What Does Herpes Look Like?
What does herpes look like, and how can you tell the difference between it and other sexually transmitted diseases?
Many times, herpes won’t “look like” anything because the symptoms can take days, weeks, months, or years to show up.
The herpes simplex virus enters the body through the skin, travels through your nervous system, and can lie dormant for long periods of time without causing any outbreak at all.
In the case of oral herpes (caused by the HSV-1 virus), symptoms will look like fever blisters or cold sores. Herpes symptoms may be easily mistaken for things such as ingrown hairs, pimples, bug bites, or irritation caused by shaving.
Herpes sores look something like the image below.
When the symptoms of genital herpes (HSV-2) show up, you might only see small red bumps or blisters. This means the virus has traveled to the surface of your skin and that an outbreak is starting.
Can herpes be just one bump? When a herpes outbreak does occur, it usually looks like a small patch of white or red bumps. At first, the blisters might just itch or tingle but in time, they’ll become irritated and inflamed. As the outbreak worsens, you might experience fever-like symptoms including headaches, fatigue, swollen lymph nodes, or backaches.
Herpes blisters will swell until they burst, scab over, and eventually heal.
What Causes Herpes Outbreaks?
If you’re living with herpes, you are probably wondering, what triggers an outbreak? Unfortunately, it is not known exactly what causes herpes to present symptoms. Several factors may play a role, including:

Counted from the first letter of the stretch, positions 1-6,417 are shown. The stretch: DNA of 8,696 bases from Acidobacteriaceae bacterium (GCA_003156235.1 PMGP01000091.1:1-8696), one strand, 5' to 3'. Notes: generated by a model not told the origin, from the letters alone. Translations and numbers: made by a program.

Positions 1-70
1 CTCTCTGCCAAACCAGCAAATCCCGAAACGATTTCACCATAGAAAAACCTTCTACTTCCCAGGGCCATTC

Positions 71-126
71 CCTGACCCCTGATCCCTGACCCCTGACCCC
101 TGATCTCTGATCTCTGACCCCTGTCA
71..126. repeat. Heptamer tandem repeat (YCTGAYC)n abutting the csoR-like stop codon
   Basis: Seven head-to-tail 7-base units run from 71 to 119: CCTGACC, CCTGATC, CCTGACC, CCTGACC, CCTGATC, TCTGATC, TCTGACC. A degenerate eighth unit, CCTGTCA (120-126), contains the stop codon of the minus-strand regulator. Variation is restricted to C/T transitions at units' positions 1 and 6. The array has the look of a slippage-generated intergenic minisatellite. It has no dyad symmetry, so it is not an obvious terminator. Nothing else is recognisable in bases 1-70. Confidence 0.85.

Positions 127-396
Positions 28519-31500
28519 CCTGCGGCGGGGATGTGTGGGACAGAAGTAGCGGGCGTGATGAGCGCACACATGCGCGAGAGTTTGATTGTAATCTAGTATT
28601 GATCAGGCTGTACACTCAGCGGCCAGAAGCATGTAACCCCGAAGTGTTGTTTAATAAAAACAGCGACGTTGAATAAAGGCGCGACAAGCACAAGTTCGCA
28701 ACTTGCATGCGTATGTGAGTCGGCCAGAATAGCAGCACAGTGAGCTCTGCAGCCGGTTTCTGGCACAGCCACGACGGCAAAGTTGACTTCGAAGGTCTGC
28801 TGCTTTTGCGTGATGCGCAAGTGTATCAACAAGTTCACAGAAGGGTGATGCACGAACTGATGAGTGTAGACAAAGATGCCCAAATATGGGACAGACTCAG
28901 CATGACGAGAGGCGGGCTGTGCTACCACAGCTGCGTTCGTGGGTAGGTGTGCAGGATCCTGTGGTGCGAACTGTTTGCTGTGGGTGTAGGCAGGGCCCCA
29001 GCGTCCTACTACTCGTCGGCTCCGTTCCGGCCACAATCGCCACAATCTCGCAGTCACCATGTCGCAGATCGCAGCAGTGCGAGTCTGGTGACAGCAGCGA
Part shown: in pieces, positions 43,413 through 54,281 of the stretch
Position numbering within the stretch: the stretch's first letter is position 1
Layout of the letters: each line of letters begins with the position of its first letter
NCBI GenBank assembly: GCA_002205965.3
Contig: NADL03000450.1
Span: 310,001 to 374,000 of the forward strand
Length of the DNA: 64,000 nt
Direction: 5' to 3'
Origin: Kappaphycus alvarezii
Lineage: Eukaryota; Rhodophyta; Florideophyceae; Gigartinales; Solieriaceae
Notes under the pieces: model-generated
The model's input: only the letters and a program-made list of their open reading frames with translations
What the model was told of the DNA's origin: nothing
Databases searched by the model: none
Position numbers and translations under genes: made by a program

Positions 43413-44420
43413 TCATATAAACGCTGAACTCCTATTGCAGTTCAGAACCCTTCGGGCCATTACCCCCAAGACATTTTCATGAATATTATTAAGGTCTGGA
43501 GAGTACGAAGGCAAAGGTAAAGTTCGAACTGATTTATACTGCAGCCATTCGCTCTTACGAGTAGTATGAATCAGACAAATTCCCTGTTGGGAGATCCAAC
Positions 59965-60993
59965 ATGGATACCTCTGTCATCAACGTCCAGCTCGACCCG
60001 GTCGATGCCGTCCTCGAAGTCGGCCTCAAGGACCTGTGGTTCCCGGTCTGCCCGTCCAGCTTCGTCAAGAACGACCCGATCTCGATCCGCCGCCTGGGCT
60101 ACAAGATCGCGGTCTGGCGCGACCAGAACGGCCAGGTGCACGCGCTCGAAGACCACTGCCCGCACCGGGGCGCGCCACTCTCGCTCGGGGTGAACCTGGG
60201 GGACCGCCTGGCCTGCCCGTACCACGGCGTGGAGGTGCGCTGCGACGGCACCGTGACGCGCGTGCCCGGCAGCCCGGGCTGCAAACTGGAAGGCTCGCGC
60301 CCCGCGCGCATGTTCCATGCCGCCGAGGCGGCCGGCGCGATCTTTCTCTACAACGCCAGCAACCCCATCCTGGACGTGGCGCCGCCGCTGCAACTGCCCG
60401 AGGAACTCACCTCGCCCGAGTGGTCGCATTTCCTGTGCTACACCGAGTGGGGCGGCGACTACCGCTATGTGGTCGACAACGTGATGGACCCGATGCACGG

- Exposure to sunlight
People who have herpes can experience as many as five outbreaks a year.
For many, this can be embarrassing and downright uncomfortable. However, symptoms of herpes are manageable with the right treatment.
Cautions on Self-Diagnosing
The most important thing to remember about herpes symptoms is that they can be easily mistaken for other problems, including vaginal infections, bacterial infections, other sexually transmitted infections, and bladder infections.
For this reason, you should never try to self-diagnose because it’s too easy to be wrong about what your symptoms really mean.
So, how do you know for sure if you have herpes? A medical professional will use blood or tissue samples to check your body for traces of the HSV antibodies. If the antibodies are found, a doctor can prescribe antiviral medications to mitigate or even prevent herpes outbreaks.
Get Herpes Medication Prescribed Online
Common medications that treat herpes are:
You can get these medications prescribed online by meeting with a board-certified PlushCare doctor. Our doctors commonly treat herpes and if you need an STD testing order, they can provide that as well.
The average herpes appointment lasts less than 15 minutes and costs less than $25. Just book, meet, and grab your prescription from your pharmacy.
Appointments as low as $20.
Use our cost checker to see what you’ll pay
Talk to a Doctor about Herpes
According to the Centers for Disease Control and Prevention, “More than one out of every six people aged 14 to 49 years have genital herpes.” Additionally, nearly half of all adults will contract oral herpes in their lifetime.
Because herpes is so prevalent and can lay dormant causing no symptoms, it is imperative to get tested. Just click here to set up an appointment with a PlushCare doctor today.
PlushCare makes it simple and convenient with appointments available every 15 minutes via phone or desktop computer. We also accept insurance, so most people pay under $30 for an appointment.
cdc.gov. Prevalence of Herpes Simplex Virus Type 1 and Type 2 in Persons Aged 14–49: United States, 2015–2016. Accessed on November 17, 2020. https://www.cdc.gov/nchs/products/databriefs/db304.htm
cdc.gov. Genital Herpes – CDC Fact Sheet. Accessed on November 17, 2020. https://www.cdc.gov/std/herpes/stdfact-herpes.htm#:~:text=How%20common%20is%20genital%20herpes,49%20years%20have%20genital%20herpes.
hopkinsmedicine.org. Oral Herpes. Accessed on November 17, 2020. https://www.hopkinsmedicine.org/health/conditions-and-diseases/herpes-hsv1-and-hsv2/oral-herpes#:~:text=The%20initial%20(primary)%20infection%20of,lips%20and%20throughout%20the%20mouth.